Up to the time of Thales of Miletus (c 640-546 B.C.), the Ancients had only two ways to communicate mathematical statements: via illustrative examples that served as templates for a general statement, or through a diagram that made the statement obvious. The former told a reader how to obtain a result. The purpose of the latter was to help the viewer internalize the idea by gaining an insight into why the idea was correct.
Thales, one of the Seven Wise Men, conceived of the need to reduce, by the logical argument, mathematical statements to putatively simpler facts, thus making the former more convincing. The understanding of proof as a convincing argument based on intuitive truths was established in human culture by Euclid's Elements. In the nineteenth century, our perception of the role played by intuition in mathematics underwent several crises, and the notion of proof was further formalized. By now, "everybody knows what a mathematical proof is. A proof of a mathematical theorem is a sequence of steps which leads to the desired conclusion ([G.-C.Rota])."
The attempt to teach students to create those steps is frustrating for teachers and probably does students more harm than good.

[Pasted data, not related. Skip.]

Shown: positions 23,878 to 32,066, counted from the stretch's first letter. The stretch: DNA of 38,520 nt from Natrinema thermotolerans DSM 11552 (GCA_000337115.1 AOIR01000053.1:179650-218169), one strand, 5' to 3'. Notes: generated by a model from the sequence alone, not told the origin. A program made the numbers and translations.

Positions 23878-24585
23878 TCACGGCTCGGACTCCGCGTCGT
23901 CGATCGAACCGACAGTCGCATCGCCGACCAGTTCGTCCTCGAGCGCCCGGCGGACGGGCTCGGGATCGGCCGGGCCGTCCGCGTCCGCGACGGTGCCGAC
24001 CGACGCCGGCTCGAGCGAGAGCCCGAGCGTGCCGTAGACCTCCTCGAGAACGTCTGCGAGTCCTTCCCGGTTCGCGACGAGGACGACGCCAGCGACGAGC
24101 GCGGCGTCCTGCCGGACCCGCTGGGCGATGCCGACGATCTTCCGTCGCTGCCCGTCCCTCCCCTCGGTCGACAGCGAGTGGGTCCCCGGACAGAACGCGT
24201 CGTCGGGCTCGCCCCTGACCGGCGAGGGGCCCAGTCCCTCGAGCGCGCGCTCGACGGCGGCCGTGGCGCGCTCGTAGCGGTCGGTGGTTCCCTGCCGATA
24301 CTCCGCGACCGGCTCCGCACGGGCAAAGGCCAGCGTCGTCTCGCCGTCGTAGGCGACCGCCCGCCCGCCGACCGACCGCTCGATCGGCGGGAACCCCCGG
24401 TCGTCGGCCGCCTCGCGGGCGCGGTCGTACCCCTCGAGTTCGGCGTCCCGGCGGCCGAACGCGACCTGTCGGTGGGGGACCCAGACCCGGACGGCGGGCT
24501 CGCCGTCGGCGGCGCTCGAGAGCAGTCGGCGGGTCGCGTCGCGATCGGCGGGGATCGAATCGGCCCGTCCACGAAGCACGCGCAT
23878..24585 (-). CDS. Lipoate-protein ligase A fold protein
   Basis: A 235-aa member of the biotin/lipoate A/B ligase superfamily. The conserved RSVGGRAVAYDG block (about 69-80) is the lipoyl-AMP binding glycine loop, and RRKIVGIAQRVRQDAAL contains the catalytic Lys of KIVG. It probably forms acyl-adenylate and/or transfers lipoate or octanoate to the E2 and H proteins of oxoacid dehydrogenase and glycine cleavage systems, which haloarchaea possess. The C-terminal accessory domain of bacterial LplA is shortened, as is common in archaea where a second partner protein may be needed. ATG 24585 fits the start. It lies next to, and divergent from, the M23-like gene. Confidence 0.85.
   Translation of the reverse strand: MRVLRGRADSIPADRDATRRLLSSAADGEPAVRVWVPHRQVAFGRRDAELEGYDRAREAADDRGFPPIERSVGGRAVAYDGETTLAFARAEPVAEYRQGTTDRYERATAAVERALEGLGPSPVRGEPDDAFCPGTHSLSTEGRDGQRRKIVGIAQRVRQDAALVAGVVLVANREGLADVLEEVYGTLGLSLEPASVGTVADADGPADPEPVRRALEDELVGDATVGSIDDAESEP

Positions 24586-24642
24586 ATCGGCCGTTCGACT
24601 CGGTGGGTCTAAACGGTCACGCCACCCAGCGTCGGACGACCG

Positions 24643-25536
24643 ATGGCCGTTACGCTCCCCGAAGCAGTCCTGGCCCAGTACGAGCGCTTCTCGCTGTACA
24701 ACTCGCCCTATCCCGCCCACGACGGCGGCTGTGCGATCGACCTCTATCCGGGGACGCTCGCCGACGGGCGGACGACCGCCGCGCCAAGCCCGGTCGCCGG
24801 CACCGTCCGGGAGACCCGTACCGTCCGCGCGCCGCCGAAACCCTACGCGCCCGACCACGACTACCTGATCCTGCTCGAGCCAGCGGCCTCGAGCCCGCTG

In mathematical instruction, the utility of proof as a convincing argument was questioned already in the seventeenth century (see the very informative article by E. Barbin) when Arnauld and Nicole, the jansenit friends of Pascal, registered dissatisfaction with the Elements on the basis that Euclid was "more concerned with certitude than evidence, more concerned with convincing the mind than enlightening it." In the eighteenth century, Clairaut [Barbin, p 46] made a clear distinction between the role of proof in Mathematics and mathematical instruction. Beginners, he wrote, should be shown a way by which mathematics was being discovered. Barbin further writes that "up to the end of the nineteenth century, authors rejected the idea of proof as deductive reasoning when it was a question of enlightening the beginners."
Reflecting on the words of Clairaut, Barbin asks the following question: "Might it not be that a feeling for proof derives from the very fact of discovering a result?"